we have taken persons from other areas. we have mandated overtime in order to accomplish this. we're still hitting a figure of 97% completed within the three day period. we're struggling to keep up with the increase. quite obviously, a budget concerns or constraints make it that much more difficult. we're trying to maintain that 97% completion rate within three days, but we have had to take persons of other priorities to do it. will continue to have to do it until we get some relief. >> we're down to 5 minutes. we will recess for about 20 minutes.
>> the hearing will resume. we will go to dr. harris. >> thank you very much, mr. chairman. beingyou, director, for here today. i have a very brief question. that has to do, following up on what mr. serrano asked on background checks. i want to commend the department for doing the job they're doing and keeping up-to- date.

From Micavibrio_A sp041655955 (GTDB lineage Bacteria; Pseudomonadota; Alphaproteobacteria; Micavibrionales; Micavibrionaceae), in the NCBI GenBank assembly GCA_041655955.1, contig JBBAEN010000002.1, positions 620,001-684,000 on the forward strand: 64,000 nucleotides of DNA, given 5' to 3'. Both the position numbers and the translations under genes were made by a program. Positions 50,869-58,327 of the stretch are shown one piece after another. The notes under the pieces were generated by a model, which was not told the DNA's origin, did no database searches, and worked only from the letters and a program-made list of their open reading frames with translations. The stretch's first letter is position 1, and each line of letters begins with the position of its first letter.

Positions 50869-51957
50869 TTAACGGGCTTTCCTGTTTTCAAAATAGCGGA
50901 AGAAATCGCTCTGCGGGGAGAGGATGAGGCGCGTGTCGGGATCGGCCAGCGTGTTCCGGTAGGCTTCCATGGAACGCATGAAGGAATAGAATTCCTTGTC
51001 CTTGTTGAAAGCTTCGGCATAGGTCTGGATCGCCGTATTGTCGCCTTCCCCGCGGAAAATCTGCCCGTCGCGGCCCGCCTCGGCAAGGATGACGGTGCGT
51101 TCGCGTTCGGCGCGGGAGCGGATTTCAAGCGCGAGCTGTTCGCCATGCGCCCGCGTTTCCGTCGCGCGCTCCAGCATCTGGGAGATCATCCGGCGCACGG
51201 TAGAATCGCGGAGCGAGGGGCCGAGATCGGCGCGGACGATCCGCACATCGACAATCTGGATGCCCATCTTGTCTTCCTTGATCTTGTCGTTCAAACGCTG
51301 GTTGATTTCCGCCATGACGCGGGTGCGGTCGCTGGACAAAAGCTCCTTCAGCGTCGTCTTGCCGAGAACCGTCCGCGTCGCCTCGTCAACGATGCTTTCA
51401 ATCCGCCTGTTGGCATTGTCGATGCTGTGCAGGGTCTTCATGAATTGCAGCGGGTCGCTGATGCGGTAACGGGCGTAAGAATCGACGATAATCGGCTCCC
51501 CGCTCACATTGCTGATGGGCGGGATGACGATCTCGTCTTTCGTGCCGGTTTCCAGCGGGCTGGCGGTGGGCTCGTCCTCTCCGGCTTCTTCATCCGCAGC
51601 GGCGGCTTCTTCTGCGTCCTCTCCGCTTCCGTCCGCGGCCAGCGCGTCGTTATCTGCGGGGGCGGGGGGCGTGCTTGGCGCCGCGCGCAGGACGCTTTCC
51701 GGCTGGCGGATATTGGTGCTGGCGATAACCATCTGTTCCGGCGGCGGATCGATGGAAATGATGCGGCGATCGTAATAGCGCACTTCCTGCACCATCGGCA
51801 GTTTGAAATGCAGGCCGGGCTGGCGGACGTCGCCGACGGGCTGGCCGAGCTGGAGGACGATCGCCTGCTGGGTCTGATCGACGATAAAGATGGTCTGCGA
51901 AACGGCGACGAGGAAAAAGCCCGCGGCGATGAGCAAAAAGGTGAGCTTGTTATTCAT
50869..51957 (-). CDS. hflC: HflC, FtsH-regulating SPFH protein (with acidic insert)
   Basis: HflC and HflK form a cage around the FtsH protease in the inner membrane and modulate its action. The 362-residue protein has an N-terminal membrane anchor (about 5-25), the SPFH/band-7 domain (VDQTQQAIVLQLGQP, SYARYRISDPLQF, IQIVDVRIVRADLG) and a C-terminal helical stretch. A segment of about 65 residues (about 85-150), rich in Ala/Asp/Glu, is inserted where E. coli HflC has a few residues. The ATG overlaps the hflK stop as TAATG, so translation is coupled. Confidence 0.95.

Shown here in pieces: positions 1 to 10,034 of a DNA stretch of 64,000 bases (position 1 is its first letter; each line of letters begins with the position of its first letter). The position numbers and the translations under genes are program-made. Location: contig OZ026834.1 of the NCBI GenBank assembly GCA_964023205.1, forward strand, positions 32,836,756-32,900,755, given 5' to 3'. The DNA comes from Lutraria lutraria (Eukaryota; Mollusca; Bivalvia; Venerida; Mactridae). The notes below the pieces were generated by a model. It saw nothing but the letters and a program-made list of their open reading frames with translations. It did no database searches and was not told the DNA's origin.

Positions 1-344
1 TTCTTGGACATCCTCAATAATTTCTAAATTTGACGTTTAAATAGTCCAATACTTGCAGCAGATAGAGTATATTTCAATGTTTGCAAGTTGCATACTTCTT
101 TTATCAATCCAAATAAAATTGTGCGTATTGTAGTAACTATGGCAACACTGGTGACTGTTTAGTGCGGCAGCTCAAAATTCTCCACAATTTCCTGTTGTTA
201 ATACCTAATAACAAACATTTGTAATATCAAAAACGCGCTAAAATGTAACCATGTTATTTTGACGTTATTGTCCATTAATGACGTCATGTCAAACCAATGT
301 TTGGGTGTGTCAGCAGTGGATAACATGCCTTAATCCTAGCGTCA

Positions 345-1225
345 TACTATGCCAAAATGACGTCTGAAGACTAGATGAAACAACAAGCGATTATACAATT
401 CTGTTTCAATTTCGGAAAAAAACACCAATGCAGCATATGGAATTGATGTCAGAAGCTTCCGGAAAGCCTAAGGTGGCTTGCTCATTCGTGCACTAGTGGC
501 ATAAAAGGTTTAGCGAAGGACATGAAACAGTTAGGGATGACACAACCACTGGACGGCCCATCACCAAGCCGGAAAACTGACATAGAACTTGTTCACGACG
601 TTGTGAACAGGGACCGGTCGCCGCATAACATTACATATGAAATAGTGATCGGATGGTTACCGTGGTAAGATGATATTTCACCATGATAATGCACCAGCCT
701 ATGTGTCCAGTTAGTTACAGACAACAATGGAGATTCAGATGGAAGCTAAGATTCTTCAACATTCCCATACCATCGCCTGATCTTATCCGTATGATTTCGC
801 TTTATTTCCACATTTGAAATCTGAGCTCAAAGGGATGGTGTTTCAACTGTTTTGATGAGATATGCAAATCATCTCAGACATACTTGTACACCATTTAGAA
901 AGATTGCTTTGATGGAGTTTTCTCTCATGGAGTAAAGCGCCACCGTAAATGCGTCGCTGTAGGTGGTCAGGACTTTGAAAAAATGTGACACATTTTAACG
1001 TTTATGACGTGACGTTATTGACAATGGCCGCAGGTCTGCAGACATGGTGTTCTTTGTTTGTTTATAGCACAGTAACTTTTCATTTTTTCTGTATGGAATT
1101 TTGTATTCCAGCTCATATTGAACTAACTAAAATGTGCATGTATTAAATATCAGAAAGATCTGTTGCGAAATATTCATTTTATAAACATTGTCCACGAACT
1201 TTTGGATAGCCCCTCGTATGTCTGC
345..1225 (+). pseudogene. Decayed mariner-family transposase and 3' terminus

very different from the state of maryland, where our 7 day waiting period is now a six week waiting period. i do not think it took the steps that you did to say, this is a priority. as you know, the law says, that if the background checks are not done in seven days, the gun can be released. with these delays, the threat exists that people be getting weapons that they are not eligible to receive. i want to clarify this -- this is not the responsibility of the fbi. the fbi turns over those denials, which are about 75,000 a year, you turn those over to the atf? >> that is correct. >> in an instance where it is denied, the dealer has it in his hands when the call to do the check. if it is denied, where does the paperwork and up? which should be the evidence of the crime of applying for